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SFU engineering students create high-tech greenhouse

February 3, 2015  By SFU News

Team member Faisal Emami tries out the sensors for the automated greenhouse project.

Feb. 3, 2015, Burnaby, B.C. —A team of SFU engineering science students has unveiled a fully automated greenhouse that could help drought-affected areas across the world grow healthy crops.

The six-person team created the high-tech greenhouse, named Plantosphere, in less than four months for a fourth-year capstone project.

The greenhouse is equipped with 15 sensors that monitor an array of factors including temperature, humidity and light levels. Seventeen thousand lines of code control its myriad mechanisms, all programmed to provide an optimal growing environment year-round.


“It’s so simple that you don’t need any technical education or experience to operate it,” says team member Jane Horton – welcome news for would-be gardeners born without a green thumb.

Biomedical engineering student Terry Hannon sowed the seeds of the project when his friend went to Japan for a year, leaving Hannon in charge of his garden plot at the Burnaby campus.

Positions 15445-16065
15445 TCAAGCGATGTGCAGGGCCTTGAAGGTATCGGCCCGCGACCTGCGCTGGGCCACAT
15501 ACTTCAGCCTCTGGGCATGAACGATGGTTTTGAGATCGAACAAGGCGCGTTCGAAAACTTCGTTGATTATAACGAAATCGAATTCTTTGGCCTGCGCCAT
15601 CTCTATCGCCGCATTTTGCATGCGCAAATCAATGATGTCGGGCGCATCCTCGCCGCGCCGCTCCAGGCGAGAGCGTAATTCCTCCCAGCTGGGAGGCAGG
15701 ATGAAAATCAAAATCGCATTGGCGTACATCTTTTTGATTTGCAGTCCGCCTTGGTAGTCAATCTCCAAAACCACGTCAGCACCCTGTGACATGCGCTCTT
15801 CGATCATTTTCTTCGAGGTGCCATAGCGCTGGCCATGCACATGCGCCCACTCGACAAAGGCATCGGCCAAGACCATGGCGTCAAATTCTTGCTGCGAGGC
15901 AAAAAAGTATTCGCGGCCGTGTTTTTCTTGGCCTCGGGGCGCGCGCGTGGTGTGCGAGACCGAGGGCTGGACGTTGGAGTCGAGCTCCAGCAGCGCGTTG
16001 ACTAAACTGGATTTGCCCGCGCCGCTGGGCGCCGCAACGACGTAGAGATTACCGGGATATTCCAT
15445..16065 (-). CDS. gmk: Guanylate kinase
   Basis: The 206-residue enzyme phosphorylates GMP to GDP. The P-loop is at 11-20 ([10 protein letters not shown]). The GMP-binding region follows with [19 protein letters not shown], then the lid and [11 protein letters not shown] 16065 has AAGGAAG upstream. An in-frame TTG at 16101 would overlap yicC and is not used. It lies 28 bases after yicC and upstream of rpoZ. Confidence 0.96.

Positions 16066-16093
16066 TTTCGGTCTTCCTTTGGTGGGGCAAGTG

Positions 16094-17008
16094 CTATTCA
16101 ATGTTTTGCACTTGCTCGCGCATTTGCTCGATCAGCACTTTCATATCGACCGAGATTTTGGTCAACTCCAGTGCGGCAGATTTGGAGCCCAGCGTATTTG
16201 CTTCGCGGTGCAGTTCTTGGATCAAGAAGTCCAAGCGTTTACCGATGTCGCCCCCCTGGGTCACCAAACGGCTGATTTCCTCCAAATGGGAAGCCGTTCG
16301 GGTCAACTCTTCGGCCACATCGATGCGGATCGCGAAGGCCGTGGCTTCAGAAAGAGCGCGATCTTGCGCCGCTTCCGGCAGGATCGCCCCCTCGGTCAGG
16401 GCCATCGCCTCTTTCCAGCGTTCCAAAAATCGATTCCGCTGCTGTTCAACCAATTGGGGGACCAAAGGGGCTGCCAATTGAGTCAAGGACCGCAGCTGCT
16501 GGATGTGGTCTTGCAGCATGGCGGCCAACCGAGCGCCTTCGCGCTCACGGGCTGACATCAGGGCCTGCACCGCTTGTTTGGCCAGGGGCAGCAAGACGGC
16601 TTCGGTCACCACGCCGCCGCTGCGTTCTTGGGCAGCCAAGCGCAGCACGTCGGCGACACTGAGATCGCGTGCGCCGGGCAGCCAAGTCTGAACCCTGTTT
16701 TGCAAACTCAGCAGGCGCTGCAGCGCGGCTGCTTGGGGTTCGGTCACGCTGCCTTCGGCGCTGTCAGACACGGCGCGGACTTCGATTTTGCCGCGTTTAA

“It was a real pain,” says Hannon. “It kept getting too wet and animals kept taking the produce.” But necessity is the mother of invention, and the problem sparked a creative solution.

“I started thinking it would be great if we could put a greenhouse there,” says Hannon. “Then I started thinking, ‘what if we had it automatically water for us?’”
Hannon pitched the idea to his engineering capstone project team, and the project took off.

Highlights of the complex automated system include strategically placed sensors to trigger shades, vents and powerful fans that cool the greenhouse on warm days, while a mister activates when humidity levels dip below the optimal range.

The sensors also detect sunset and sunrise, and react to insufficient natural light by activating colour-changing LED lights. Voltage determines the light colour – blue, red or purple – giving plants the wavelength they need for optimal photosynthesis and growth.

A rainwater harvesting system captures and stores rainwater to irrigate dry soil.

With further iterations to lower production costs, the team says the greenhouse could help people in hostile climates grow plentiful produce, despite drought or excessive rain. True to its space-inspired name, Plantosphere could even be used to grow crops on other planets.

For now, Hannon has plans closer to home. He hopes to launch a Kickstarter campaign to produce a second demo of the greenhouse aimed at hobbyists, schools and universities.

“The greenhouse can be an educational tool, allowing researchers to vary parameters to see how plants are affected by different environments,” he says.

The greenhouse could also keep school vegetable plots flourishing while unattended during the summer months.

Reprinted with permission of SFU News of Simon Fraser University.

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